UncategorizedComments Off on Announcing the Annual NYCR Interactive Show 2020!
Some say that time is a circle, but we know the real truth, time is a Tube!
Announcing the 2020 Virtually Interactive Show: Tubular Time, happening August 15th 2020, in cyberspace. While we won’t be gathering in the space, we will still have real interactive art that you can view from home! We’re also having an open call for projects here: https://forms.gle/KKa1wbpEvdcmK9Me8
Physical installations that can be hosted at the space will be broadcasted online by members to all attendees of the show. Stay tuned for more posts on just how interactive part of the show works!
In the meantime, this event is Free and open to the public, but you need a ticket to attend:
We may be shut down to the public for now, but NYCResistor members are still busy making protective equipment for healthcare workers with NYCMakesPPE.com . We’re so proud to be able to help NYC’s healthcare workers. If you want to help, you can donate here, or get involved with production yourself.
UncategorizedComments Off on Swedish Sourdough Bread from Scratch
Mikael Vejdemo-Johansson and Susanne Vejdemo
Based on reading a whole bunch of different Swedish blog, wiki and web sources, we started off a sourdough starter on Saturday:
1 apple (grated)
1dl filtered water
Stir until vaguely homogenous. Let it sit with a lid leaned on but not tight fitting.
Stir every morning and every evening for 4 days, feeding it on day 2 (with 20g flour 20g water).
Already on Sunday we could see a bunch of bubbles forming in the dough. We gave up on weighing everything, and fed the dough with 1tbsp filtered water and 2tbsp flour. Monday was far less bubbly and Tuesday afternoon MVJ lost patience and fed it with 2dl flour, 1dl filtered water.
Tuesday evening the dough was quite bubbly and about ready to climb out of its Tupperware box.
Pour the sourdough in a bowl. Add water, yeast and flour. Stir into a sticky dough and let it rest 30 minutes (autolysis). Add the sea salt and knead for 5 minutes by machine until the salt is dissolved and the dough a bit tenser. Rise in oiled bowl, covered, 45-60 minutes. It’s supposed to double in size. Exact time varies with room temperature, water temperature, how active your sourdough is, and phase of the moon 😉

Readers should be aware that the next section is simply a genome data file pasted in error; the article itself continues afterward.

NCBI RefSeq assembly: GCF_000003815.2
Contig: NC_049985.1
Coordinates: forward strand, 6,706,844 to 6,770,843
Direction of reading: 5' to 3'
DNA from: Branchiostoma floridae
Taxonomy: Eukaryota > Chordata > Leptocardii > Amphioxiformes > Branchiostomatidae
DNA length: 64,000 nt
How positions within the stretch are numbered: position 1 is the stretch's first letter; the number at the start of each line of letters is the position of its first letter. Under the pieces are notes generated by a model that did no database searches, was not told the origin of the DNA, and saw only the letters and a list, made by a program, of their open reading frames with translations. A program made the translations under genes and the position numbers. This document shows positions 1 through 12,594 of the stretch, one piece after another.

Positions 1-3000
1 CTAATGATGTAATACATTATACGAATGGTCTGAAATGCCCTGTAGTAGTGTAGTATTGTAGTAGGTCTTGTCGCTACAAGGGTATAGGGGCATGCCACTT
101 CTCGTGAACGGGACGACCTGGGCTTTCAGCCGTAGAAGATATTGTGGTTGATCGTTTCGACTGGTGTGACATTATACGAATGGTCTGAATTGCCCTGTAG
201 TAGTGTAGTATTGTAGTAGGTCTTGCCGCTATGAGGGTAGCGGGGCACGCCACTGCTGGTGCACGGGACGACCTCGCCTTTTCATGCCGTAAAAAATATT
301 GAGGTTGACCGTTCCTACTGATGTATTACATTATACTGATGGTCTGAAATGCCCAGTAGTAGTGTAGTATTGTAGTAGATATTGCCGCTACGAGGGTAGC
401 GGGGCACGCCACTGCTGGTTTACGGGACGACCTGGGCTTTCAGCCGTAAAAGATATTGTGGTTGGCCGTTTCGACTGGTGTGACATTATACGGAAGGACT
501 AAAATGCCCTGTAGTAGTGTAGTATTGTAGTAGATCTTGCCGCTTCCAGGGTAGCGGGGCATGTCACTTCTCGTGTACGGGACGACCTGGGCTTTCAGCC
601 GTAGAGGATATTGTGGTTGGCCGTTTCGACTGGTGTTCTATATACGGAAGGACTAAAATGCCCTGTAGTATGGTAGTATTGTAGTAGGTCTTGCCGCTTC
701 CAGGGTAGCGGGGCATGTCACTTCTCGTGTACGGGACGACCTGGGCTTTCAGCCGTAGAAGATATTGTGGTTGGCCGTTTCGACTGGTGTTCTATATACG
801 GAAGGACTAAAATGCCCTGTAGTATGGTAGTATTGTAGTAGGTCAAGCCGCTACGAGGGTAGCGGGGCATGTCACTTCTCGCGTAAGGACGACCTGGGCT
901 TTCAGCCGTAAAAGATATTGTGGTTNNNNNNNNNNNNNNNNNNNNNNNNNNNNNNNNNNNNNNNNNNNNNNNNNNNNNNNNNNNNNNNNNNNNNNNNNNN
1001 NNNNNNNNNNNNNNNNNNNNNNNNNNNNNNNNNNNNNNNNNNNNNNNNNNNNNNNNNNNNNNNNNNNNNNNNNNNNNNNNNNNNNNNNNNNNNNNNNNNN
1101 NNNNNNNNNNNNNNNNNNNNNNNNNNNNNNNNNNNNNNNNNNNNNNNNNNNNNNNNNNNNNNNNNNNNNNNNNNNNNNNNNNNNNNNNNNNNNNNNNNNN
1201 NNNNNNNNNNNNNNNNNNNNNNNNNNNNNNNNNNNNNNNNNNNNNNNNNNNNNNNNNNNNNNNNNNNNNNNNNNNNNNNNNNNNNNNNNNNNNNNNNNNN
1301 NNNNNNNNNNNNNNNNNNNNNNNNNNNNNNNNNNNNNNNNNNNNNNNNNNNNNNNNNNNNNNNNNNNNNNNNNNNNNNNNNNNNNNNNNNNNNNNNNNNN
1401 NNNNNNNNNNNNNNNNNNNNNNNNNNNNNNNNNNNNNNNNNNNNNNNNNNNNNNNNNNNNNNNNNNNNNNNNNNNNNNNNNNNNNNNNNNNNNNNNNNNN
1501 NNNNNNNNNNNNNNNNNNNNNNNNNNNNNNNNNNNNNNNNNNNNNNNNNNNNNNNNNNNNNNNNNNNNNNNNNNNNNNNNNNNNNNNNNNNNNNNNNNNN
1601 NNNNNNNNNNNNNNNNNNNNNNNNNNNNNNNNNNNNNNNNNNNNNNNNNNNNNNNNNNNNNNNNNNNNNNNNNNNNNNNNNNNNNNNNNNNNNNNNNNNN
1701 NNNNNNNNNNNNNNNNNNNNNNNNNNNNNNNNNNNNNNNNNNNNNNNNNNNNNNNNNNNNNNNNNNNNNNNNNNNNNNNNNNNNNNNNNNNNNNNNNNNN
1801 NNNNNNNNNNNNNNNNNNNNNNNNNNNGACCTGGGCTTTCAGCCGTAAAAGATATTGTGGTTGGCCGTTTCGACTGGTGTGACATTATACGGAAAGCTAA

Next perform a “full fold”: fold the dough 4x in the bowl: take the left side, fold to the middle. Next the right side, then the bottom and finally the top. The dough should feel tenser. Rise 20-40 minutes so that the dough relaxes. Another full fold, another 20 minutes rise.
Now perform a “half fold”: only do the top-to-middle and bottom-to-middle folds. Take the dough out of the bowl and place it on a well-floured surface. Add flour on top to make the dough easier to handle. Separate into two pieces and shape them into oblong loaves. Sprinkle some flour on top to prevent them burning in the oven. Let rise 10-20 minutes, until they have gained some height and feel soft and smooth. After this final rise, turn them upside down (for a prettier bread) and put them on baking paper on a baking sheet. You can decorate them by cutting a few shallow cuts on the top.
Bake 20-30 minutes at 500ºF. It’s good to add a bowl of water at the bottom of the oven. It is important (when possible) to use top and bottom heating elements.
We decide to do half the recipe: make 1 loaf of bread. 300g sourdough, 1 cup filtered water, some yeast and 8dl bread flour later, the autolysis is on its way and it’s time for the first of many many breaks in this recipe. Picking out the equivalent of 3.5g fresh yeast from a packet with dry yeast – not an easy task. We settled on approximately ½ tsp dry yeast.
The rest followed the recipe quite closely – out came a slightly flat-looking loaf of dough, maybe 1.5” thick. Rise and pop in the oven. 20 minutes later, the bread had ballooned up to a 4” height, and 30 minutes later the internal temperature came out to well over 190ºF – the bread was finished.
The resulting bread was divine. Chewy with large bubbles, crunchy crust, and a pleasantly subtly complex flavour.